Lost Girl of the Week: Cecilia (Cici) Haynes

Lost Girl of the Week — By on November 30, 2011 at 7:44 am

This week’s Lost Girl, Cici Haynes, graduated from the University of Virginia last year, and currently lives in Lhasa, Tibet. She is a third culture kid (TCK) who was born in Hong Kong and has lived in Calcutta, Taiwan, Beijing, New Delhi, the U.S., Chennai, and Manila. Soon after graduating, she moved to Hong Kong and taught English at a center for a year. She later went back to India, did the Golden Triangle before heading to Dharamsala for a couple of months. She currently supports herself by writing English curriculum that is taught in the Hong Kong center she used to work for. Read more about Cici’s adventures on her blog, www.ceciliahaynes.com.

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Travel is all I have ever known and all I really want out of life. I spoke my first words in Taiwan, learned to ride a bike in New Delhi, had my first kiss in Chennai, and graduated high school in Manila. I have fallen off of a camel in Rajastan, a horse in Virginia, but thankfully never an elephant. Growing up as a third culture kid, I have always been lost and I haven’t yet wanted to be found. Ever since I can remember, I have never had the desire to live a quiet suburban life. When asked what I wanted to be when I grew up, I said a veterinarian/explorer. I soon realized the veterinary tract was not the one for me since I am a little squeamish, but I never relinquished my other dream.

After graduating from high school, I went to UVA and after a year of indecision, finally settled on Foreign Affairs as a major. No matter what people say, no one actually means, “Pursue your dream!” What they actually mean is, “Be practical and choose a major that is the most likely to get you a job.” My dad worked for the U.S. State Department and most people figured I would go his route, especially when they learned about my major. In actuality, I honestly couldn’t think of anything else to major in. Plus, I thought that some of the classes sounded interesting, so I thought, “Why not?” What I wish I had known then is that most of the courses dealt with theories on war; specifically predicting war. Since I made my bed, I lay in it and finished up my degree.

Throughout this period, I had a good friend who used to sit me down and ask me what I wanted for my future. We basically wrote life plans and timelines that I was supposed to follow. But they never worked partly because I kept repeating this vague aspiration that I wanted to be able to travel and work at the same time. I did not have a field or a profession that I was drawn to, I just wanted to keep seeing the world. I assumed that I would find a corporate job that would pay me plenty of money and also send me to exotic destinations.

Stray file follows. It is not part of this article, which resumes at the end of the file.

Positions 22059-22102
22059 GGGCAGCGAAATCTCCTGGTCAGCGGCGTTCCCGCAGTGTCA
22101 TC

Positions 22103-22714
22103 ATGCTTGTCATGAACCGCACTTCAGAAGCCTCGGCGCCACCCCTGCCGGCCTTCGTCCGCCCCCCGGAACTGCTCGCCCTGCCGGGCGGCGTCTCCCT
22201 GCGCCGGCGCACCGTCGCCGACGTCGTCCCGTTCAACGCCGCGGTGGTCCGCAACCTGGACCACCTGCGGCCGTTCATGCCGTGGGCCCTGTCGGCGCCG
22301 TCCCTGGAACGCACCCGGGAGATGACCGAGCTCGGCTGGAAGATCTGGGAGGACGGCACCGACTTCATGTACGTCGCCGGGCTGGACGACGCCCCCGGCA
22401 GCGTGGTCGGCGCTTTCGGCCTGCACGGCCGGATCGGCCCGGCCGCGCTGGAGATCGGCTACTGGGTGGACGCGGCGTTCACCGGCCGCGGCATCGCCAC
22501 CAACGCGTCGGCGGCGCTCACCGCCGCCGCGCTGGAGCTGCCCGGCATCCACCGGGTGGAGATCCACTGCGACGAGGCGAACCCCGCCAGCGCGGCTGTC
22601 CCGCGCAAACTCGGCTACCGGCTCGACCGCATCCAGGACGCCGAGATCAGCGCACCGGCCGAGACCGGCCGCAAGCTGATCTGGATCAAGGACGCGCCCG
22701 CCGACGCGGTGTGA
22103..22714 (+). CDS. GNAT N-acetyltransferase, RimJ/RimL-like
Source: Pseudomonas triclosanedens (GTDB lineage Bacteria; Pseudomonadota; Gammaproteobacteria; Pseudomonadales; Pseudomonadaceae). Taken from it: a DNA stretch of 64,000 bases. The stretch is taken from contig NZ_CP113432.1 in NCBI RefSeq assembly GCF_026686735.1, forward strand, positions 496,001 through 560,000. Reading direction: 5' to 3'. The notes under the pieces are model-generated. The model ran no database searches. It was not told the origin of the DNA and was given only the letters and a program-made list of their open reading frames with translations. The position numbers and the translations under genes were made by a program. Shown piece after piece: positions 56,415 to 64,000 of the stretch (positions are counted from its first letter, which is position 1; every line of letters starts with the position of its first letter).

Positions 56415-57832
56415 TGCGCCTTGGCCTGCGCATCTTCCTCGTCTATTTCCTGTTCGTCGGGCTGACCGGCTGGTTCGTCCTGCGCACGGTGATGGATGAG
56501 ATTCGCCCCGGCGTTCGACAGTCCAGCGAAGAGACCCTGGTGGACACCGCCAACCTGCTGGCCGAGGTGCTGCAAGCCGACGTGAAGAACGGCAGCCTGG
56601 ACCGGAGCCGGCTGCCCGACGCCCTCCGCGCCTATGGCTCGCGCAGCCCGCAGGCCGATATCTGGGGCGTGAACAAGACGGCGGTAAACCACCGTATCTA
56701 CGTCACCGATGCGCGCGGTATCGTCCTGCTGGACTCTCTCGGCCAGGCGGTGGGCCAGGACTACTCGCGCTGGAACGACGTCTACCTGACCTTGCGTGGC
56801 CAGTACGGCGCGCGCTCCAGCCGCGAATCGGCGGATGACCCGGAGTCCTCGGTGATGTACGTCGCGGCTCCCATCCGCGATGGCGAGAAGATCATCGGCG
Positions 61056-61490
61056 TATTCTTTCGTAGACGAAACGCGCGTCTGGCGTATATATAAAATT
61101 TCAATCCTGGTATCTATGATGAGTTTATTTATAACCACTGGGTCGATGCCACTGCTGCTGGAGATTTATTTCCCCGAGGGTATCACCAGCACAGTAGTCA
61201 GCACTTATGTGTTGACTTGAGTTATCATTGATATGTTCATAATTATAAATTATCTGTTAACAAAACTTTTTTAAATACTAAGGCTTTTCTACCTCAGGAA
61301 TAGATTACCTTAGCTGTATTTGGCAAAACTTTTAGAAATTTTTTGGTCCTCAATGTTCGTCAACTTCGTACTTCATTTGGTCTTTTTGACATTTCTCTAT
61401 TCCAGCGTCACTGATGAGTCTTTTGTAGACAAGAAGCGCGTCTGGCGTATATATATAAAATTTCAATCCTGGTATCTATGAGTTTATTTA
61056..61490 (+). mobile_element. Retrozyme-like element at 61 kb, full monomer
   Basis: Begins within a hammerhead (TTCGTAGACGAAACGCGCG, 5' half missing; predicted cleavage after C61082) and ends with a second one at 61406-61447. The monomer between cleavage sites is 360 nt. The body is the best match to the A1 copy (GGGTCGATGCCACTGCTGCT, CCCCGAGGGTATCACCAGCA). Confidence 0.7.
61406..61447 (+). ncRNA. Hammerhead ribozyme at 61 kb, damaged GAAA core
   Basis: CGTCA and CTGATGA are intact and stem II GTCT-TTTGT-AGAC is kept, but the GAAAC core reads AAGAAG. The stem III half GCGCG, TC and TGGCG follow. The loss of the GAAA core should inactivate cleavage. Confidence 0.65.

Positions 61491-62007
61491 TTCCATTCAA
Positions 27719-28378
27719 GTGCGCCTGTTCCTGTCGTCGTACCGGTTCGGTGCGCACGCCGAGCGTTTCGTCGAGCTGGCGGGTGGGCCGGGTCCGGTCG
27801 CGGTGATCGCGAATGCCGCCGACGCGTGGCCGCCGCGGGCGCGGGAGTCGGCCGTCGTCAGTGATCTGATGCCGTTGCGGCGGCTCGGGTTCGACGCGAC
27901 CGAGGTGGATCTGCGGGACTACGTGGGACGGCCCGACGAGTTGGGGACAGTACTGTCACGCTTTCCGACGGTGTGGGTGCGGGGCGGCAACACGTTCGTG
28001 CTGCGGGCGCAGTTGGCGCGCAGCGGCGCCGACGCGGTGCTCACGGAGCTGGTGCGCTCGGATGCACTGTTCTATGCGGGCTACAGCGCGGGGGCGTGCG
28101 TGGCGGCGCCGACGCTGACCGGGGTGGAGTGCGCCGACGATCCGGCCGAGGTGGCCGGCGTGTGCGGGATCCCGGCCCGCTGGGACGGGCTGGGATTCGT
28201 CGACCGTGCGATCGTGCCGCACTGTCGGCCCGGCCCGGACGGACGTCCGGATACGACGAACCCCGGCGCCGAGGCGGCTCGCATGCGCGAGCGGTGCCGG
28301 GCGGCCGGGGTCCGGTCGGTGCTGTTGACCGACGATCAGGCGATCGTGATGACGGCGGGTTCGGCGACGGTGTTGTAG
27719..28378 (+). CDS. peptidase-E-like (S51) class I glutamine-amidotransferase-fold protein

While I thought about travel writing and professional travel photography, most information on these professions tends to be pessimistic. They are spoken of in the same vein as stardom, i.e. that it very, very rarely happens to anyone. By the time I graduated from UVA, I thought I might as well take the leap. Even if I never make it as a professional writer/photographer, at least I tried. The first thing I did was get an internship with a wedding photographer. This gave me the training and practice I needed to start on my dream. Then I decided to move with my boyfriend to Hong Kong. He is a PhD student and got a job at the Hong Kong University of Science and Technology in order to fund his research. Since I have a Hong Kong permanent ID card, I sprang at the opportunity to live abroad again.

Even though I originally wanted a job as a writer/photographer, I eventually found one as an English instructor at a local education center, http://storyjungleblog.blogspot.com/. I know that right now the job market looks bleak and college graduates are apprehensive about finding employment, but that costly education is extremely important. Even though I didn’t have any teaching experience or any sort of degree associated with education, the fact that I attended UVA and interviewed well got me a job. While I do not want a career in teaching, this experience allowed me to save up money and to form strong ties with my boss. This in turn gave me the opportunity to continue my goal of traveling the world. Because of the money I made, I had enough of a savings to cushion the price of plane tickets and hotels. Because of the connection I made with my boss, she offered me a freelance job creating lessons for her center. With this support I have gone around India, visited Hong Kong again, and traveled to Lhasa. I will continue to make my way around these areas for the next six months. After that, I have decided to move to Turkey for a year in order to experience something completely different.

While I am definitely not rich, I am certainly not broke either. Everyone has their choice about what to spend their money on. Some choose a down payment for a house, others a car. I choose travel.

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